We are continuing to see increases as the result of overall health care costs going up. One of the improvements we will see once we have our exchange up and running in Kansas is individuals will be able to see comparisons of various plans and the risk that each company is taking on will be pooled with other companies. This provides some relief. Going forward as a nation we will have to address some of the cost drivers in the health care delivery system and find better ways and more efficient and effective ways to deliver that care. Our system needs to focus on wellness.
Hi Commissioner. Thanks for participating in this chat. In talking with business owners I often hear a question similar to this: Say I'm a business owner who has one-full time employee and five part-time employees. I currently do not offer health insurance to any of my employees. How will my business' situation change once health care reform is fully-implemented?
Hi Chad! There is no requirement that small employers provide health insurance for their employees. Their employees will be able to purchase coverage through the exchange which will be operational in 2014. There are tax credits available for employee groups of under 25 employees. The average wage can't exceed $50,000 and the employer must pay 50% of the cost of the coverage for the employee. The employer can then take a 35% tax credit for the cost of providing coverage. The credit for an individual employer phases out after two years.
Here is a question that was e-mailed to me from a reader: Should Kansas pass a Constitutional amendment to block the federal health care law?
The new law is currently the law of the land. Until the question of constitutionality is clarified we need to continue to implement. While the law is not perfect there will be opportunities to correct some of the problems. But overall there are improvements in the payment system, especially the requirement that insurance companies cannot deny person coverage or charge them more because of a prior illness or medical condition. That doesn't work unless we find a way to encourage everyone to take the personal responsibility to buy coverage. Otherwise people could wait until they are sick to buy insurance thus driving up the costs for people who have insurance.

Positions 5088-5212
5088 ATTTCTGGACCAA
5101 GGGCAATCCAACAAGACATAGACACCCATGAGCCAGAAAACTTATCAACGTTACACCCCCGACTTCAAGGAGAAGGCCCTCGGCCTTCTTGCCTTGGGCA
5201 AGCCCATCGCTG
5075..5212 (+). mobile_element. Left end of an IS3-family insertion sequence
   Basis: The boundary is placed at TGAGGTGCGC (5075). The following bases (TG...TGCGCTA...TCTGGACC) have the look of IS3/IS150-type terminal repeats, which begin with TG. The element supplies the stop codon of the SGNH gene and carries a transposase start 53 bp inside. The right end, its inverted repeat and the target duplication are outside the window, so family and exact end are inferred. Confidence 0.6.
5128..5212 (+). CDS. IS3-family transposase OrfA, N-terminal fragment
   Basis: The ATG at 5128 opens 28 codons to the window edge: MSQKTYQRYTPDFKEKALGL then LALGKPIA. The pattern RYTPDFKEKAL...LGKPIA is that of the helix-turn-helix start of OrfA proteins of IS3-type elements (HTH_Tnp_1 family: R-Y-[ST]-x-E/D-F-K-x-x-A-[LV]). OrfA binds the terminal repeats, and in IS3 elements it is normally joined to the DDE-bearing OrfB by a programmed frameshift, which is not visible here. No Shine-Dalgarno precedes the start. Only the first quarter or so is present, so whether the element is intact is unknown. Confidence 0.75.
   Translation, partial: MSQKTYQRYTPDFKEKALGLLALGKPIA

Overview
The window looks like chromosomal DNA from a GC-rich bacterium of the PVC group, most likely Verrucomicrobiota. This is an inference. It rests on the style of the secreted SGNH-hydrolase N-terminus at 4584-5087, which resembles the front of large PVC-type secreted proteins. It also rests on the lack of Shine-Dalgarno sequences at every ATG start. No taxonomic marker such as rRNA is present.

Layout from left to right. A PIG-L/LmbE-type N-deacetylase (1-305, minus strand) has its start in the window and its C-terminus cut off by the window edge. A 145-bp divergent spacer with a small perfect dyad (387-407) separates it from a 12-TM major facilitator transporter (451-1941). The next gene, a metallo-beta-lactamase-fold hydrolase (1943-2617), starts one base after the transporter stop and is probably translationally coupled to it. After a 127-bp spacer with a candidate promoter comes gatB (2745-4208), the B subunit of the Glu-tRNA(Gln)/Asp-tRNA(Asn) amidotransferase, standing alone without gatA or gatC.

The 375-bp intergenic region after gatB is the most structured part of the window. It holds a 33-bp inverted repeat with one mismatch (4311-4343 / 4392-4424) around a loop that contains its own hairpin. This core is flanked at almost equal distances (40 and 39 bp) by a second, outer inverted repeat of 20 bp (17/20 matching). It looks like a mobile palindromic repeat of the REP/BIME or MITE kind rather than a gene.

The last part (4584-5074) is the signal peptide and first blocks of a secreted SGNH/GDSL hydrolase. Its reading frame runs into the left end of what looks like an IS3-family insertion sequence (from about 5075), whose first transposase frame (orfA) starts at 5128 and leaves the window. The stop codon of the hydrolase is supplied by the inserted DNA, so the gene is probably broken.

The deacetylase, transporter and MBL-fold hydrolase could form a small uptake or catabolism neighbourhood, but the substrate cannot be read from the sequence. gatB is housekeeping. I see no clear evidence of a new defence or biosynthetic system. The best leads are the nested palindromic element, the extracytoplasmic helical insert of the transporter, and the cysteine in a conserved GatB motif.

Medical malpractice suits seem to contribute to the practice of defensive medicine. Can this issue be addressed at the state level or does it require federal legislation?
Medical malpractice contributes to the overall costs in the health care system in a variety of ways. The cost of defensive medicine is hard to quantify, but does contribute to the over utilization of health care services. Kansas has pretty good tort laws on the books, so we won't see any dramatic change in the system until it is addressed at the federal level.
I've heard that some insurance companies are funding wellness programs at group plan worksites. Have you seen any evidence that these programs are actually lowering claims?
The focus on wellness has had some very positive results. Safeway Corp. has received a lot of attention for their focus on wellness. I think you can go to their company website and find information. This is just one example out of many that demonstrates the effectiveness of wellness programs on cost containment. Healthy employees are happy employees and job satisfaction is important for retention of good employees. Good employers understand this.
I have searched several times to get a better understanding of the Health Care Reform Bill but everything I find is so confusing. For an average citizen, is there a source you can recommend that I can check out to learn more?
You can go to our website (ksinsurance.org) or our National Association of Insurance Commissioners (NAIC) website at naic.org. You can also find very good information at Kaiser Health News (khn.org) which is good for background on the health reform law.
Thank you so much for taking time to come in. I know you have a conference call to get to, so maybe we can schedule another chat in the next few months.
I'd be happy to return at some future date. I hope this has been helpful.